Model simulations can predict quantitatively how O2 transport from capillaries to myocytes affects V̇o2 under different physiological and pathophysiological conditions. These possible variations can change not only steady-state V̇o2, but also V̇o2 kinetics. In conjunction with experimental studies, model simulations provide a framework in which to distinguish transport and metabolic limitations on V̇o2 and iPo2. Furthermore, model predictions provide an efficient basis on which to design critical, new experiments to investigate the distinctive effects of O2 convection and diffusion in limiting O2 utilization during muscle contraction.
This research was supported in part by National Institutes of Health Grants GM-088823 and K25 AR-057206 and National Science Foundation Grant 0743705. J. Spires was supported by National Institute of General Medical Sciences Predoctoral Fellowship F31 GM-084682.
No conflicts of interest, financial or otherwise, are declared by the authors.
J.S., G.M.S., and N.L. are responsible for conception and design of the research; J.S., L.B.G., B.G., G.M.S., and N.L. analyzed the data; J.S., L.B.G., B.G., G.M.S., and N.L. interpreted the results of the experiments; J.S. prepared the figures; J.S., G.M.S., and N.L. drafted the manuscript; J.S., L.B.G., B.G., G.M.S., and N.L. edited and revised the manuscript; J.S., L.B.G., B.G., G.M.S., and N.L. approved the final version of the manuscript; L.B.G. and B.G. performed the experiments.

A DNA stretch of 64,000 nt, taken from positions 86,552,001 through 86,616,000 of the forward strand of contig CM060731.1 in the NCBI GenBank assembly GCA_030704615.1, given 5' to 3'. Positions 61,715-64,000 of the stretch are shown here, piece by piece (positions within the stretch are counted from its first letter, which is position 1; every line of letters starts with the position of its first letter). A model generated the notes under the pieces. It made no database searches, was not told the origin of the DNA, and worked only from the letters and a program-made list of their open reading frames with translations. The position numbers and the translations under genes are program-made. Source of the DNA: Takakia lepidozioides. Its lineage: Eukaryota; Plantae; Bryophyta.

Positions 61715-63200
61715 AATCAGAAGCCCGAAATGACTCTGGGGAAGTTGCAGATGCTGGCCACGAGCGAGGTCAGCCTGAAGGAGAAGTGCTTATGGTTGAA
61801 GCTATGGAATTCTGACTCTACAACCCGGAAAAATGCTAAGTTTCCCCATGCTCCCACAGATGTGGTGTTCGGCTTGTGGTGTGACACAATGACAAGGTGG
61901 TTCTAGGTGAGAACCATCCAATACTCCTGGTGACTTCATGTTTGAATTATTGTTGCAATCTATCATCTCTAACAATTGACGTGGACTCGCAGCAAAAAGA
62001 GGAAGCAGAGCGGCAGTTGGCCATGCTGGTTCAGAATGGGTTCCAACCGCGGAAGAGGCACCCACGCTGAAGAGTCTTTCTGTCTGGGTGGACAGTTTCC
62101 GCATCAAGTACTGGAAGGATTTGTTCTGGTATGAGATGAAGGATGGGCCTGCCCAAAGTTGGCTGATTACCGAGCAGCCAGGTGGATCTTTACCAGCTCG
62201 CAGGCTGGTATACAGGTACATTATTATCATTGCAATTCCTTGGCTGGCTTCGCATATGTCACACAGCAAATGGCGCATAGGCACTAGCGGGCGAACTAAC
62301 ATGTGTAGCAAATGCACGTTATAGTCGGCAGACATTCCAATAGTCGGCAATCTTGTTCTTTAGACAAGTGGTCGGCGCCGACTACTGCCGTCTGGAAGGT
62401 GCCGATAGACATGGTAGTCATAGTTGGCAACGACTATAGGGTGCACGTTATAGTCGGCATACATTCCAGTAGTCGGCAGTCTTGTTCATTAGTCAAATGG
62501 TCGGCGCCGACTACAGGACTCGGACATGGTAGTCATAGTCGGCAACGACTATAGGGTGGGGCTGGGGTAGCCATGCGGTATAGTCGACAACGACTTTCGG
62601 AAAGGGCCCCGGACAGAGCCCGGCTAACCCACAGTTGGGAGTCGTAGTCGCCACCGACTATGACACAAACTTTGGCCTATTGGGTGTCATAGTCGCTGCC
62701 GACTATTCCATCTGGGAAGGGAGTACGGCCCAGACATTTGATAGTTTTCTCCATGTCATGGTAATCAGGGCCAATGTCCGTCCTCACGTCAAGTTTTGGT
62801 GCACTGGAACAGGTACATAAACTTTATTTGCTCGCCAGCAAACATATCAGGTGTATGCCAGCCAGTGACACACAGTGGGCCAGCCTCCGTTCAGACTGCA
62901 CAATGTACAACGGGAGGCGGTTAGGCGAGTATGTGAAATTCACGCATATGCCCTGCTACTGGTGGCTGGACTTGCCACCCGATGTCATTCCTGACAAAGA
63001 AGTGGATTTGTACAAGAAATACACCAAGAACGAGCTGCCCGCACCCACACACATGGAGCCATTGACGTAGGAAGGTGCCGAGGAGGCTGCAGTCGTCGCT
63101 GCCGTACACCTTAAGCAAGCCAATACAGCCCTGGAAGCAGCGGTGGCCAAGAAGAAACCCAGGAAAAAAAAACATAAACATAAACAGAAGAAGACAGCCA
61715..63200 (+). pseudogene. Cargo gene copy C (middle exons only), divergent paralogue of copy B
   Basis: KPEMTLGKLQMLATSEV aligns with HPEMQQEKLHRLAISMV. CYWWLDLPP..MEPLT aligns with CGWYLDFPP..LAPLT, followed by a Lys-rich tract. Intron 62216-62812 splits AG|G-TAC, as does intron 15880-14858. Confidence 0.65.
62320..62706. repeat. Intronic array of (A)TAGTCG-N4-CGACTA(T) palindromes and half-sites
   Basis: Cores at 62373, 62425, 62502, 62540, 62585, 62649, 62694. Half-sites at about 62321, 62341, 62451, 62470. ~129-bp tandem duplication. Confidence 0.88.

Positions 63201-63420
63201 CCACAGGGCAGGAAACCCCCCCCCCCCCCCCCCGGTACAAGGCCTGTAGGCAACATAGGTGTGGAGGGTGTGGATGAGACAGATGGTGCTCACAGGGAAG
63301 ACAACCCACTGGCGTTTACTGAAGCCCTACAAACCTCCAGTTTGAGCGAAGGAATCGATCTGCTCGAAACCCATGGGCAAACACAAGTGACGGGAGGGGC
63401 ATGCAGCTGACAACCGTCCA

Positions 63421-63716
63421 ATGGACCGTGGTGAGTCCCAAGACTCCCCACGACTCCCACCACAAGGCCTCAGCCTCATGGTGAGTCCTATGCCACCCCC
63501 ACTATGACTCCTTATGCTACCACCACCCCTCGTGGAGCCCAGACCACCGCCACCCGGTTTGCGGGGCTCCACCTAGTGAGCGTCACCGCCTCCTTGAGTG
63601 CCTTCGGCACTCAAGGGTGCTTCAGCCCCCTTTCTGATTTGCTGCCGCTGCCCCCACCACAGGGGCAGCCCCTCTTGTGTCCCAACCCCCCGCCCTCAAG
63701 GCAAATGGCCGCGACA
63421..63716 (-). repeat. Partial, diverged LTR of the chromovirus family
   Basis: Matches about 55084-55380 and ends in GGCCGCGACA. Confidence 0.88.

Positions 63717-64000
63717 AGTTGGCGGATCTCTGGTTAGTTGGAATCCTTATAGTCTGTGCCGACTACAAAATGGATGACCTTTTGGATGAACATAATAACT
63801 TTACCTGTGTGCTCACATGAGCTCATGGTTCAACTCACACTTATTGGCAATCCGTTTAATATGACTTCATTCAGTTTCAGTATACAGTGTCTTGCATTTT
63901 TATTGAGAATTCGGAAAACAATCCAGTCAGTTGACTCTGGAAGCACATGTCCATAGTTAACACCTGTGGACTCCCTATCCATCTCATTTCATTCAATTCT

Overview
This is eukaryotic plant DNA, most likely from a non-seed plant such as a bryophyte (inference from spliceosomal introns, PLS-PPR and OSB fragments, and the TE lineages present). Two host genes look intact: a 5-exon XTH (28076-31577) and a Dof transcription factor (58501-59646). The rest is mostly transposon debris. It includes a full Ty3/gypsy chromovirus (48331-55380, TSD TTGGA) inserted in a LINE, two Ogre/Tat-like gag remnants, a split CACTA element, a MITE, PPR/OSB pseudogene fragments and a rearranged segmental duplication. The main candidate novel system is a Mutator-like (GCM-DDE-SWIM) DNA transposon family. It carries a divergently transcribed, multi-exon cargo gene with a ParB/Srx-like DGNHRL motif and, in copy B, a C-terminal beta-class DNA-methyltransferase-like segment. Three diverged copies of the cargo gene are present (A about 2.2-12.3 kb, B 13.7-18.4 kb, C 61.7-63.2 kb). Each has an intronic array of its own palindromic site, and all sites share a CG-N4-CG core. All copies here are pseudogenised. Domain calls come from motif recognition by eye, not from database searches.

Dynamic Mass Balance
The model is spatially distributed in blood and tissue compartments. All metabolites are present in the tissue compartment. The blood compartment only includes O2, lactate, and pyruvate.
(A1) (A2) (A3)
(A4) (A5) (A6) (A7) (A8) (A9) (A10) (A11) (A12) (A13) (A14) (A15) (A16) (A17) (A18) (A19) (A20) (A21)
O2 can be free or bound to Hb or Mb. The sum of free and bound O2 is total O2 concentration (B1) Free and bound O2 concentrations are related by local chemical equilibria. In blood, the relationship is (B2) and in tissue the relationship is (B3)
The axial fluxes for the substrates (O2, lactate, and pyruvate) present in the blood and tissue compartments are as follows (B4) (B5) (B6)
Most of these fluxes are calculated using ordered bi-bi Michaelis-Menten kinetics. The exceptions are the creatine kinase flux, the oxidative phosphorylation flux, and the ATPase flux.
The metabolic flux expression for each reaction is reported as follows.
Glycogen phosphorylase (B7) (B8) where glycogen phosphorylase flux (ΨGP) accounts for isozyme form A and B with ωa and ωb fractions as follows (B9) It is assumed that there is no phosphorylase isozyme conversion from one form (i.e., a and b) to the other during contraction.
Phosphofructokinase (B12) where Δ, Δ′, and L are computed with the following expressions (B13) (B14) (B15)
Triose phosphate isomerase (B17)
Glyceraldehyde-3-phosphate dehydrogenase (B18) where D is calculated as (B19)
Phosphoglycerate kinase (B20)
Pyruvate kinase (B23)
Lactate dehydrogenase (B24)
Adenylate kinase (B25)